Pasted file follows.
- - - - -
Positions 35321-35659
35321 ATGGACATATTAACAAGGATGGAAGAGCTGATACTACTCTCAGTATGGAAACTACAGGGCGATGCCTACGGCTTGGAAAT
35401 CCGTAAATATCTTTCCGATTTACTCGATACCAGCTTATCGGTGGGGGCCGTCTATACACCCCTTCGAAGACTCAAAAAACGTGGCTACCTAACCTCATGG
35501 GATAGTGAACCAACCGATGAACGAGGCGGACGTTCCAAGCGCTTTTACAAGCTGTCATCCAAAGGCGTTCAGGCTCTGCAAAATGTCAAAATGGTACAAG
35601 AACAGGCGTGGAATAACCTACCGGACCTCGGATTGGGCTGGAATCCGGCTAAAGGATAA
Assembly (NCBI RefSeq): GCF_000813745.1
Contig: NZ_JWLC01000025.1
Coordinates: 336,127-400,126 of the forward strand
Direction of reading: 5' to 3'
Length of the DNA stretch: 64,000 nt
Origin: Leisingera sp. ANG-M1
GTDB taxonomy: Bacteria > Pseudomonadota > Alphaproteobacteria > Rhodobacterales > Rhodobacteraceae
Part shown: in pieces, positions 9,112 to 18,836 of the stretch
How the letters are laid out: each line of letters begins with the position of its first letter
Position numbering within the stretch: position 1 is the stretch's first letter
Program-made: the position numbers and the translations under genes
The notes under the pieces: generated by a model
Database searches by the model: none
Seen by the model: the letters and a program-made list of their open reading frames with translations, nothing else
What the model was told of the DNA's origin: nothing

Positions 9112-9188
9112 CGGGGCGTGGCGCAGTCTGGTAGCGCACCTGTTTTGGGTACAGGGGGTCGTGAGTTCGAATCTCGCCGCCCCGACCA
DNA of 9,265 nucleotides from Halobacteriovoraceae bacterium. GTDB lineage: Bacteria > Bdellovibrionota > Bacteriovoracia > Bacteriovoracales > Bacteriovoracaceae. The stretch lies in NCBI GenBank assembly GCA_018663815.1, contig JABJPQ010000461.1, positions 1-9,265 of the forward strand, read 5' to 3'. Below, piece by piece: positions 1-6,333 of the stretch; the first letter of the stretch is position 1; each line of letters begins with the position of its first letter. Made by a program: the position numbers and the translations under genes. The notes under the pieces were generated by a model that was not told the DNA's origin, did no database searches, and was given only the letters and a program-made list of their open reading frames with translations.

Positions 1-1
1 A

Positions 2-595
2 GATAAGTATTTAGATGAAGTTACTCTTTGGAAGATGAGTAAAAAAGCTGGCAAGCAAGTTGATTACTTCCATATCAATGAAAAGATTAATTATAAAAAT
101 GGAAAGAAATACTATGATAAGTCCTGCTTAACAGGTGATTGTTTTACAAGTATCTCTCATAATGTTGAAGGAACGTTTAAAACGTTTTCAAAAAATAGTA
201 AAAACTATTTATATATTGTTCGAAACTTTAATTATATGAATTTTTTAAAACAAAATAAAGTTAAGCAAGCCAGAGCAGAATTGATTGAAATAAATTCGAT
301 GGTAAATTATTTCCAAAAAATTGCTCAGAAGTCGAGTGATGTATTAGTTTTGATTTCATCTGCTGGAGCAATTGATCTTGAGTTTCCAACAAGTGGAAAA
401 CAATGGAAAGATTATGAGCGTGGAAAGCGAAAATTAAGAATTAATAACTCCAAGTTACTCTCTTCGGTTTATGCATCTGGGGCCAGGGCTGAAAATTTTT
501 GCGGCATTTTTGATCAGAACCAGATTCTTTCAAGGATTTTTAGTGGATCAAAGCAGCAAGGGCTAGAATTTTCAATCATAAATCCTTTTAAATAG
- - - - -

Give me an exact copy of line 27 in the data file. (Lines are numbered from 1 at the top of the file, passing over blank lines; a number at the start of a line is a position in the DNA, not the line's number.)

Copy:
2 GATAAGTATTTAGATGAAGTTACTCTTTGGAAGATGAGTAAAAAAGCTGGCAAGCAAGTTGATTACTTCCATATCAATGAAAAGATTAATTATAAAAAT